NEW YORK — The stock market wound up a banner year on a quiet note Tuesday, closing mixed after a brief move toward record highs.
The Dow Jones average of 30 industrials, up more than 4 points at mid-session, ended the day with a loss of 3.79 at 1,546.67.
For the year, the Dow index rang up a net gain of 335.10 points, or 27.66%. It was the best yearly showing for the Dow since it jumped 38.3% in 1975.
Tuesday's volume on the New York Stock Exchange came to 112.65 million shares, up from 91.97 million on Monday.
All-Time Closing High
The Dow Jones industrials established an all-time closing high of 1,553.10 on Dec. 16. Since then the market has been fluctuating erratically as traders have been maneuvering for year-end tax and reporting purposes.
Brokers have also said that it has been difficult to discern any message in the market's recent ups and downs because so many investors have taken extended Christmas and New Year's holidays.
In the blue chip sector, International Business Machines dropped 2 3/4 to 155 1/2. The stock, which is widely described as a bellwether for the market, was credited with leading the market higher Monday. Analysts said its drop Tuesday apparently had a dampening effect on investors' mood.
General Motors stood at 70 3/8, down 1/8. GM was trading ex-dividend, with the distribution of one Class H common share for each 20 GM shares taking effect. The Class H stock was created in connection with GM's acquisition of Hughes Aircraft.
Midcon climbed 3 1/8 to 69 1/2. An investor group that has made a hostile takeover bid for the company said it was willing to sweeten its offer.
Meanwhile, sources said Occidental Petroleum was preparing to make an offer of its own for Midcon. Occidental shares dropped 2 to 31.
Regional telephone stocks, which were primary beneficiaries of falling interest rates through much of 1985, had another strong day. Bell Atlantic gained 2 1/2 to 106 1/2, Ameritech rose 2 3/4 to 106 1/2, Nynex gained 1 to 97 3/4, U.S. West rose 1 to 89 and Pacific Telesis rose 7/8 to 84 5/8.
Gainers Outpace Losers
In the daily tally on the Big Board, about seven issues rose in price for every five that lost ground. Large blocks of 10,000 or more shares traded on the NYSE totaled 2,188, compared to 1,567 on Monday.
There was little action in the credit markets, with prices remaining flat for government bonds and corporate and municipal issues. Interest rates stayed close to recent levels.
The credit markets remained open Tuesday to accommodate year-end transactions but the session was sparsely attended.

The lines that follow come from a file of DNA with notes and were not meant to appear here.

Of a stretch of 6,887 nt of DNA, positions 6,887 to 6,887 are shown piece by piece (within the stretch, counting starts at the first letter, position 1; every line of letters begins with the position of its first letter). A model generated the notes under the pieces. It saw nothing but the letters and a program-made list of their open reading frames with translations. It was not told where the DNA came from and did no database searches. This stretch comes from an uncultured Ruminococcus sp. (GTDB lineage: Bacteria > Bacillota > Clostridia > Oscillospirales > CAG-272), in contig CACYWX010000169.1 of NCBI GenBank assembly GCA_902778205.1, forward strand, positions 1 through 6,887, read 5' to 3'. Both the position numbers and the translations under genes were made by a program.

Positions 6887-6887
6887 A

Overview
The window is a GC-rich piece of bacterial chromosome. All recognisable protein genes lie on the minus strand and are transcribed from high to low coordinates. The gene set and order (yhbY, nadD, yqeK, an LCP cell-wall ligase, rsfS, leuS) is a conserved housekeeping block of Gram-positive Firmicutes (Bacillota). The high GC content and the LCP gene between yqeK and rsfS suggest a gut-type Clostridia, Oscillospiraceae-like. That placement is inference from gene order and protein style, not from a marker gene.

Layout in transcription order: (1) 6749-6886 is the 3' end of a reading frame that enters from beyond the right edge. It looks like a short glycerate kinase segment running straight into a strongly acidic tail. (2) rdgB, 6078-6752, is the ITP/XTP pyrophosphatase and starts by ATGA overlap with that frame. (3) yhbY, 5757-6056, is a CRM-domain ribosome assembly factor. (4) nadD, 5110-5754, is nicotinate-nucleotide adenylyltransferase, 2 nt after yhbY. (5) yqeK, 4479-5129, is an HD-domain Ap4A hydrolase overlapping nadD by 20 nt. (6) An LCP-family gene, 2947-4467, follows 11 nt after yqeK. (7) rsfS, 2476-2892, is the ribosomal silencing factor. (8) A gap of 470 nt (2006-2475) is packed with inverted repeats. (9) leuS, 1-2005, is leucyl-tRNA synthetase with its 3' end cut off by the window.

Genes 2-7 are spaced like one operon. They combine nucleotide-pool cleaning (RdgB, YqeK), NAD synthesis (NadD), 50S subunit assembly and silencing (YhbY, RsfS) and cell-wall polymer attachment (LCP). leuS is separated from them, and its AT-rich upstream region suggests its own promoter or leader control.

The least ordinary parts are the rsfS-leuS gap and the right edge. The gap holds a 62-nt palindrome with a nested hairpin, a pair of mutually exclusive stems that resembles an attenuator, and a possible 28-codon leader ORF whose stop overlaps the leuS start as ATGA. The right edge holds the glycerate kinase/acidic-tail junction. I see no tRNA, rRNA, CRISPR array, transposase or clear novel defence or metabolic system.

Trade Deficit Rises
In economic news, the Commerce Department reported that the U.S. merchandise trade deficit reached $13.68 billion in November, the third-largest imbalance on record. The November trade shortfall was 19.5% larger than the October figure of $11.45 billion.
The trade report was consistent with the predictions of many economists who have predicted that the deficit for all of 1985 will be between $140 billion and $150 billion. Bond traders showed little reaction to the report.
Separately, the Commerce Department reported that sales of new single-family homes rose 7.7% in November. It marked the first gain since July and the biggest increase in more than a year.
In the secondary market for Treasury securities, prices of short-term governments declined between 1 16 point and 1 32 point. Intermediate issues were unchanged to up 1 16 point. Long-term issues were unchanged, according to the investment firm of Salomon Bros. The movement of a point is equivalent to a change of $10 in the price of a bond with a $1,000 face value.
In corporate trading, industrials and utilities were unchanged in light dealings.
Among tax-exempt municipal bonds, revenue bonds and general obligations were unchanged in light trading.
Treasury Bills Up
Yields on three-month Treasury bills rose 14 basis points to 7.04%. Six-month bills rose 2 basis points to 7.08%, while one-year bills remained at 7.09%. A basis point is one-hundredth of a percentage point.
Yields on 30-year Treasury bonds held at 9.27%, unchanged from the previous session.
The federal funds rate--the interest on overnight loans between banks--stood at 10.5%, down from 11% late Monday. That rate, which had been trading in the 7.5% to 8% range recently, generally jumps sharply at the end of the year and at the end of quarters, when banks borrow reserves to report on their balance sheets.